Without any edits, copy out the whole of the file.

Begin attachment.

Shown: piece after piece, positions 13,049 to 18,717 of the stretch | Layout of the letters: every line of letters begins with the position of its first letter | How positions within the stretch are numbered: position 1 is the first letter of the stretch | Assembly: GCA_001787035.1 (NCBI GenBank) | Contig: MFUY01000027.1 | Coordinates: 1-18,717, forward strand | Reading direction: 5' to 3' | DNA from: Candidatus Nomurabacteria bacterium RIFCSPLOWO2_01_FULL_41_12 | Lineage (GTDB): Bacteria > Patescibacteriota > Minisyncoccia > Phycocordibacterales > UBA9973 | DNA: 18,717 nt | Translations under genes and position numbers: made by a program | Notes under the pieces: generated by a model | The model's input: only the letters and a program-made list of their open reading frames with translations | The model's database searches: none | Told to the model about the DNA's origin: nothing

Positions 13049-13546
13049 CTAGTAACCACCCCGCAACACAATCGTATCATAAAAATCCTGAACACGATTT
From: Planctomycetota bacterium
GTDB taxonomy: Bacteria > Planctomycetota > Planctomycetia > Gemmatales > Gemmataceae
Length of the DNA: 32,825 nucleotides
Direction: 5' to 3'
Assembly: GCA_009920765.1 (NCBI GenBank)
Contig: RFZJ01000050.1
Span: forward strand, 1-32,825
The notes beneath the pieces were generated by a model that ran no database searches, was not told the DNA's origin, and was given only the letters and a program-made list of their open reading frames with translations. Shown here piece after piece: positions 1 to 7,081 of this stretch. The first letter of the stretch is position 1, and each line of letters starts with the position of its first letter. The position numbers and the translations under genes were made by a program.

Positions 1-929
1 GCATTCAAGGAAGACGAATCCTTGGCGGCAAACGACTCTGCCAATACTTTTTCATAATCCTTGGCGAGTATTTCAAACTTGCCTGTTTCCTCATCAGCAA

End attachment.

Shown: piece after piece, positions 13,049 to 18,717 of the stretch | Layout of the letters: every line of letters begins with the position of its first letter | How positions within the stretch are numbered: position 1 is the first letter of the stretch | Assembly: GCA_001787035.1 (NCBI GenBank) | Contig: MFUY01000027.1 | Coordinates: 1-18,717, forward strand | Reading direction: 5' to 3' | DNA from: Candidatus Nomurabacteria bacterium RIFCSPLOWO2_01_FULL_41_12 | Lineage (GTDB): Bacteria > Patescibacteriota > Minisyncoccia > Phycocordibacterales > UBA9973 | DNA: 18,717 nt | Translations under genes and position numbers: made by a program | Notes under the pieces: generated by a model | The model's input: only the letters and a program-made list of their open reading frames with translations | The model's database searches: none | Told to the model about the DNA's origin: nothing

Positions 13049-13546
13049 CTAGTAACCACCCCGCAACACAATCGTATCATAAAAATCCTGAACACGATTT
From: Planctomycetota bacterium
GTDB taxonomy: Bacteria > Planctomycetota > Planctomycetia > Gemmatales > Gemmataceae
Length of the DNA: 32,825 nucleotides
Direction: 5' to 3'
Assembly: GCA_009920765.1 (NCBI GenBank)
Contig: RFZJ01000050.1
Span: forward strand, 1-32,825
The notes beneath the pieces were generated by a model that ran no database searches, was not told the DNA's origin, and was given only the letters and a program-made list of their open reading frames with translations. Shown here piece after piece: positions 1 to 7,081 of this stretch. The first letter of the stretch is position 1, and each line of letters starts with the position of its first letter. The position numbers and the translations under genes were made by a program.

Positions 1-929
1 GCATTCAAGGAAGACGAATCCTTGGCGGCAAACGACTCTGCCAATACTTTTTCATAATCCTTGGCGAGTATTTCAAACTTGCCTGTTTCCTCATCAGCAA